Sunday, January 28, 2024

Word of the Year for 2024: Community


Hiking in Ephraim Canyon
24 January 2024

I've done it again. I moved. 

After 7.5 years in Newburgh, Indiana, my husband and I moved to Ephraim, Utah.  This is a return trip to the state of Utah. However, I formerly lived in Utah County (9 years) and Salt Lake County (1 year). I am new to Sanpete County, population 28,437. I did visit the Manti Pageant in 1976 and the Manti Temple in 1991; otherwise, I am very naive about all things Sanpete.   

The county has deep roots with the Latter-day Saint Pioneers. It was settled in the 1850s (with some controversy with conflicts between the white settlers and the Native Americans as well as many conflicts among the white settlers over land rights and water rights).  Many of the settlers were Scandinavian. I looked at all the photos of pageant queens at the county court house. I saw names such as Jensen, Hansen, Nelson, Olsen, Jorgensen, etc.  Ephraim hosts an annual Scandinavian Days Festival at the end of May, and Spring City hosts Heritage Day the same weekend. 

More than half the county is federal or state lands. It's beautiful here. My husband works at Snow College, but much of the economy is based on agriculture: raising cattle, sheep, and turkeys.  Many people have ancestors going back 3, 4, or 5 generations. However, in the last twenty years, there have been more people moving in from other Utah counties or even from out of state. There is a significant Hispanic population here, many working for The Moroni Feed Company / Norbest, working with turkeys.  (I think Tyson recently bought this business.)

Word of the Year

You can see that I have been thinking a lot about my new community.  I recently finished a book about the history of Sanpete County, a book that has a strong focus on the 19th Century.  I have also been trying to meet people at the college, at church, at the library, at quilting bees, at gardening club, book club, the university fitness center, the hardware store, etc. 

I am trying to create community around me. It will take me months to accomplish this.  

Monday, January 1, 2024

Happy 12th Blogoversary

Photo by Whitney
via Creative Commons

Over the last 12 years, I have managed to create 475 posts on aging. These posts explore how we can better manage our own wellness while offering support to the generation above us.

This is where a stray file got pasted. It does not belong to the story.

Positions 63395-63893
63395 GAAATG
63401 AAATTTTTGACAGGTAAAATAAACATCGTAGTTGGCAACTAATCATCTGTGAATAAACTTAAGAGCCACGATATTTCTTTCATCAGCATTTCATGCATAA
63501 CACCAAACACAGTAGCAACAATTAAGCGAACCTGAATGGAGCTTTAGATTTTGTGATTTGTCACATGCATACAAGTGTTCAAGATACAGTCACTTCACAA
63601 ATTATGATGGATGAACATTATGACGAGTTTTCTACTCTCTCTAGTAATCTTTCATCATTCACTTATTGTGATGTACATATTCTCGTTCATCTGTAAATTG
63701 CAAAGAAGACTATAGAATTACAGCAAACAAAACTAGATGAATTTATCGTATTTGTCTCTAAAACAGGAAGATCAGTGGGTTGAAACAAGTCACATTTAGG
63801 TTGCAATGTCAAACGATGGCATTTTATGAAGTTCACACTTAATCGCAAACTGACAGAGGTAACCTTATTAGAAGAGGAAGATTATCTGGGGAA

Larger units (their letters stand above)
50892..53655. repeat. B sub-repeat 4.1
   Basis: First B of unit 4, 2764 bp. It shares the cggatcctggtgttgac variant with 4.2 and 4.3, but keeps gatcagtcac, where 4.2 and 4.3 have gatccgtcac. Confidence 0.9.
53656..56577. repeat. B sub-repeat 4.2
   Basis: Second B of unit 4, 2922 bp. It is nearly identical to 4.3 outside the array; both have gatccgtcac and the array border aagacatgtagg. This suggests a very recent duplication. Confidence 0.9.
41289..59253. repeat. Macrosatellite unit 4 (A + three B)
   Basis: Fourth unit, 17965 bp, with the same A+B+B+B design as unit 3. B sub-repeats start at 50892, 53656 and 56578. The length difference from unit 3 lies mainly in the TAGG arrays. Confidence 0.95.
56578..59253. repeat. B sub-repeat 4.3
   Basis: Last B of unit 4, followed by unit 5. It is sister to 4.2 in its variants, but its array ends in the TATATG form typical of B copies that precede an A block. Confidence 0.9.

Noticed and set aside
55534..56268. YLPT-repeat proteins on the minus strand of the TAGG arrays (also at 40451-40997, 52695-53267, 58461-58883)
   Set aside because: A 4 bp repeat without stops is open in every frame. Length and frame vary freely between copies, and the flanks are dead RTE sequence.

In reviewing the "All Time Most Viewed" statistics, I can see that the Top 10 posts for this blog have remained about the same. 

If you want to see what blog readers most enjoy reading, you can go to THIS LINK for the 6th Blogoversary celebration (01 Jan 2018) to find links to the Top 20 most viewed posts. 

The most notable change in the Top 20 is that the 2013 post about Robert C. Peck's Tasks for Older Adults is slowly moving up in the rankings. You can find that post at THIS LINK

Sunday, December 31, 2023

2023 Top 10 Posts

Image by Joseph Brent
via Creative Commons

It's time to look in the rearview mirror. 

In 2023, this blog hosted 14 blog posts--excluding this one. Here are the Top 10 most viewed posts in reverse order. 

10. It's Never Too Late to Stand Up Straight. Published 5 June 2023. LINK

9. My Source of Wisdom. Published 28 April 2028. LINK 

8. Posture Mantra: Tall, Proud, Ballerina-Book. 26 June 2023. LINK

7. Empty Nest Ennui. Published 7 March 2023. LINK

6. Mother's Day Gift Guide: Nonfiction Kidlit. Published 1 May 2023. LINK

5. Boomer Named Karen. Published 4 April 2023. LINK

4. In Love--A Memoir of Loss and Love. A Book Review. Published 28 February 2023. LINK

3. Numbers Top--Friday Fashion (photo at the right). Published 31 March 2023.  LINK

2. Curriculum Vitae with a Focus on Gerontology Instruction. Published 1 February 2023 LINK

and DRUMROLL, please. 

1. Word of the [2023] Year: Breath(e). Published 29 January 2023. LINK

Saturday, November 25, 2023

Holiday Gift Guide 2023: Nonfiction Kidlit


For the last five months, I have the opportunity to read 90+ nonfiction books for children (elementary, middle school, high school).  I do tend to favor picture books. I believe that they make great coffee table books for readers of all ages. They are great conversation starters.  I learn a great deal about a variety of topics from reading these books, which can inspire me to read college-level books on the same topic. 

I also end up giving copies of some of the books to families with young readers. You might find a title that will make a great holiday gift or birthday gift for a young person in your life: your own child, niece/nephew, grandchild, neighborhood kid, a child from your faith community.  

Yes, it was painful to select just 10 from the nearly 100 nonfiction kidlit books I have read during the second half of 2023. I hope that you have the opportunity to read at least one of these titles so that you can give a copy of that book to a child (or a local school). 

Listed by the age of the target audience. 

Meet the Bears. Author Kate Peridot, Illustrator Becca Hall. Published 27 June 2023 by Welbeck Children’s.

The overt narrative depicts a parent helping a child identify the species of a teddy bear. However, the book teaches young readers about the scientific principles of definition and classification. The illustrations set each of the eight species of bears into their habitat, and there is a great map of the world that depicts the types of bears found on 4 of the 7 continents.